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What Drives States to Support Renewable Energy?

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  • Steffen Jenner, Gabriel Chan, Rolf Frankenberger, and Mathias Gabel
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    Abstract

    Why do states support electricity generation from renewable energy sources? Lyon/ Yin (2010), Chandler (2009), and Huang et al. (2007) have answered this question for the adoption of renewable portfolio standards (RPS) at the U.S. state level. This article supplements their work by testing the core hypotheses on the EU27 sample between 1990 and 2010. Furthermore, the article asks why the majority of EU states relies on feed-in-tariffs (FIT). The study conducts logistic time series cross-section regression analyses that run on a hazard model. Evidence in support of private interest theory and public interest theory is provided. (a) The existence of a solar energy association increases the probability of a state to adopt regulation. (b) Solar radiation, and (c) the unemployment rate also increase the odds. (d) Electricity market concentration decreases the probability of transition.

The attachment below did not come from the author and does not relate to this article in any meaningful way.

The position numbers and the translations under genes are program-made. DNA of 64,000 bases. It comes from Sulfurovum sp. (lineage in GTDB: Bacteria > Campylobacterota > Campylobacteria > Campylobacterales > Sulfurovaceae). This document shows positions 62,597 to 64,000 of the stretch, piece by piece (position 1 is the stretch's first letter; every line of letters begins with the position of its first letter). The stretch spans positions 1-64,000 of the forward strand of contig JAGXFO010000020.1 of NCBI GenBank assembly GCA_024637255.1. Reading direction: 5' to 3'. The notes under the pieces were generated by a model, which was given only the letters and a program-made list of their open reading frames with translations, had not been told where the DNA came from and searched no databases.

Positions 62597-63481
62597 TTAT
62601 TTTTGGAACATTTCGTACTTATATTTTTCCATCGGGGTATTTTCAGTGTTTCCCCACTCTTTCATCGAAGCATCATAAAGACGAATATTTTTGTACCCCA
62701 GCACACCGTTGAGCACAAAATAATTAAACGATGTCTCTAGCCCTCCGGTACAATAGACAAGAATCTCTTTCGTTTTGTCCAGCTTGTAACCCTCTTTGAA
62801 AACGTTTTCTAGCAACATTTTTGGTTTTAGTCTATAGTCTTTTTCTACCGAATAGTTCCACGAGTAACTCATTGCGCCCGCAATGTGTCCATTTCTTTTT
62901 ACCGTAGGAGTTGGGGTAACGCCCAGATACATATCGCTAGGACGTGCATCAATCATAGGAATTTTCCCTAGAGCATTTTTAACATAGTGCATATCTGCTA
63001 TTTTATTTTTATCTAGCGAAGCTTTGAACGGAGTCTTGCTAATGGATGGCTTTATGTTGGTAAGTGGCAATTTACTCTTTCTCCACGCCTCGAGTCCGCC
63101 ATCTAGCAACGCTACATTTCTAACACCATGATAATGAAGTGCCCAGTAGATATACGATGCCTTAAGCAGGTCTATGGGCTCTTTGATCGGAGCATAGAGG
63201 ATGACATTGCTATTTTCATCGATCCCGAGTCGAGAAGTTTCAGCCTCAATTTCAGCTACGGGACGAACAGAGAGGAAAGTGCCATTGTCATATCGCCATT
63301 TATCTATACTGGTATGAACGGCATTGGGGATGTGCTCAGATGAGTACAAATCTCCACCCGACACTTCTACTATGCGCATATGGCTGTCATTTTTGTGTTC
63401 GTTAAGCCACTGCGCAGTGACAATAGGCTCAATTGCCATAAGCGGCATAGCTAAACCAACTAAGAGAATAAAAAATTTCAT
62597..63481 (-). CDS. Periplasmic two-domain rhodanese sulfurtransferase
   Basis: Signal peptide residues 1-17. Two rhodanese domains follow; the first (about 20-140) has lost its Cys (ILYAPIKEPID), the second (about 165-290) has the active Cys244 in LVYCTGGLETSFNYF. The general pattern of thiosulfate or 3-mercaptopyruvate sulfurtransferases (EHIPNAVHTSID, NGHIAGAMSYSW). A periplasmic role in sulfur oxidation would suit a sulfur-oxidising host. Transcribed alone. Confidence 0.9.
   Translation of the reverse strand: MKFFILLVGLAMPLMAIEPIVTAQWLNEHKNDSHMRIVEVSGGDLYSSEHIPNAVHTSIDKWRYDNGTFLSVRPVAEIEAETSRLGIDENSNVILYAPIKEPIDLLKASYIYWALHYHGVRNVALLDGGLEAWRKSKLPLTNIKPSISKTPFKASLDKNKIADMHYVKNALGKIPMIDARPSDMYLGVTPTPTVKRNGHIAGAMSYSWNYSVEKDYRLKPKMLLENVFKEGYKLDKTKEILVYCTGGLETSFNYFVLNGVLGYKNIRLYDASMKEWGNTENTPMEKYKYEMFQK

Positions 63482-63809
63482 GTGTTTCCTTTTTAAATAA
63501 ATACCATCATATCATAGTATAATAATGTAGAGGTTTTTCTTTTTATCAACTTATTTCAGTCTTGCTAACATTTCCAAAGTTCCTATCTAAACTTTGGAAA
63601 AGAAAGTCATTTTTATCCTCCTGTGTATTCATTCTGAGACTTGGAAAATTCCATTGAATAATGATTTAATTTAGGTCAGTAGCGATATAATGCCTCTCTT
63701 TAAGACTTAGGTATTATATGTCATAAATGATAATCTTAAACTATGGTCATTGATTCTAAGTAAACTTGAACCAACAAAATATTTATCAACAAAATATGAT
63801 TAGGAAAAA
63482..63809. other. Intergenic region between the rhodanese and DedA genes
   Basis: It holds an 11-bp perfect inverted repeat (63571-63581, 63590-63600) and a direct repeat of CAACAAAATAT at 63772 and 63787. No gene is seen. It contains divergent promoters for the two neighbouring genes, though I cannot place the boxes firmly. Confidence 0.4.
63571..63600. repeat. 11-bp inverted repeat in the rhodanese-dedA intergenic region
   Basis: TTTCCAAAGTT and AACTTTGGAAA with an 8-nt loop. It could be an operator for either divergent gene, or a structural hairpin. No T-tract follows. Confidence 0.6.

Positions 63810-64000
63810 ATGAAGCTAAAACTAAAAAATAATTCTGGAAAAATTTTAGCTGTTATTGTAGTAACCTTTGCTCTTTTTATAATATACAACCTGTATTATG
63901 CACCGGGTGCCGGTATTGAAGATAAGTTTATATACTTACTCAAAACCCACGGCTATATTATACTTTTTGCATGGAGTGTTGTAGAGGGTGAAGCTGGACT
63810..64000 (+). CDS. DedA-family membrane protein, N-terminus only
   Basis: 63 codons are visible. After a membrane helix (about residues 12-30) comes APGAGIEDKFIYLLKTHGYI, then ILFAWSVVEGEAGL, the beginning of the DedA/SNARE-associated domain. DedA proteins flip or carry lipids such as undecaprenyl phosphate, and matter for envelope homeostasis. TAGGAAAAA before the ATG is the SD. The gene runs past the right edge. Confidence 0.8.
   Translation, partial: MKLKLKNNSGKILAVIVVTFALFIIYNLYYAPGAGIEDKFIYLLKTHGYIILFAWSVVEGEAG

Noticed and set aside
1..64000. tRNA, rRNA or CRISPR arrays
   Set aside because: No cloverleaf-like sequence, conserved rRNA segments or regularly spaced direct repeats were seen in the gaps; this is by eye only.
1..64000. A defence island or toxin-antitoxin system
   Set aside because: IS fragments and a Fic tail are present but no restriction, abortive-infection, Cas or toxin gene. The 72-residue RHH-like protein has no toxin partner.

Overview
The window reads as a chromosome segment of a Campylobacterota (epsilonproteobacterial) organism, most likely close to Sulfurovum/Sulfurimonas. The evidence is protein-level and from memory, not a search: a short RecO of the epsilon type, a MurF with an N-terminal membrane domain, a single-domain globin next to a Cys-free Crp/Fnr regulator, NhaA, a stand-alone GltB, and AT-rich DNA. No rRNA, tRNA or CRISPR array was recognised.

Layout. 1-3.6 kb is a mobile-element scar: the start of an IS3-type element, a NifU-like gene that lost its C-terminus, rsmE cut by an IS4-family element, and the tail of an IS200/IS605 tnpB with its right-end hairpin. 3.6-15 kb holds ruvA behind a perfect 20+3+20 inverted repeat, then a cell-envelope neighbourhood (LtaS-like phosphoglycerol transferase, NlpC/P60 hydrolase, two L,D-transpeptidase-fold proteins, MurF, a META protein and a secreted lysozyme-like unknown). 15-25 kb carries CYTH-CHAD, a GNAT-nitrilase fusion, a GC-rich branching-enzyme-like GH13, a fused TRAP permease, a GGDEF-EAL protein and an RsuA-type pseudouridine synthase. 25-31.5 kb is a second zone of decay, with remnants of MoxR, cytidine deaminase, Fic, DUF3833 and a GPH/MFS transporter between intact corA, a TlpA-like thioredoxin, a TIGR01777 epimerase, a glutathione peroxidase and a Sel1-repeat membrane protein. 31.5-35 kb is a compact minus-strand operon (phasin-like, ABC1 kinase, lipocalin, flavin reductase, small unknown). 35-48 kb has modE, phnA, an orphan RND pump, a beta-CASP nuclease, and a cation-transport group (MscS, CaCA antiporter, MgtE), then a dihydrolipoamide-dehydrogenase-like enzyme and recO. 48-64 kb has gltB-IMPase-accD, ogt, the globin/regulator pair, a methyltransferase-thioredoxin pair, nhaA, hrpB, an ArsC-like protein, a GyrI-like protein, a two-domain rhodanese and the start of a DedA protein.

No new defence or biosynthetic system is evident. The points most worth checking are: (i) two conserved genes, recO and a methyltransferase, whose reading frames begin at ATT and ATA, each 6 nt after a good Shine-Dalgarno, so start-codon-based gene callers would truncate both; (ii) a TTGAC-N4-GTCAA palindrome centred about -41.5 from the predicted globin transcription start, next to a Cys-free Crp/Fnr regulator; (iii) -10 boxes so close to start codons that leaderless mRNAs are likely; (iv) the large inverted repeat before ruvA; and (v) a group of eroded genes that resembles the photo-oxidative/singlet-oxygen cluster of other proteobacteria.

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    Bibliographic Info

    Article provided by International Association for Energy Economics in its journal The Energy Journal.

    Volume (Year): Volume 33 (2012)
    Issue (Month): Number 2 ()
    Pages:

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    Handle: RePEc:aen:journl:33-2-01

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    Cited by:
    1. Gawel, Erik & Strunz, Sebastian & Lehmann, Paul, 2013. "A public choice view on the climate and energy policy mix in the EU: How do the emissions trading scheme and support for renewable energies interact?," UFZ Discussion Papers 5/2013, Helmholtz Centre for Environmental Research (UFZ), Division of Social Sciences (ÖKUS).
    2. Pablo Río & Miguel Tarancón & Cristina Peñasco, 2014. "The determinants of support levels for wind energy in the European Union. An econometric study," Mitigation and Adaptation Strategies for Global Change, Springer, vol. 19(4), pages 391-410, April.
    3. Schaffer, Lena Maria & Bernauer, Thomas, 2014. "Explaining government choices for promoting renewable energy," Energy Policy, Elsevier, vol. 68(C), pages 15-27.

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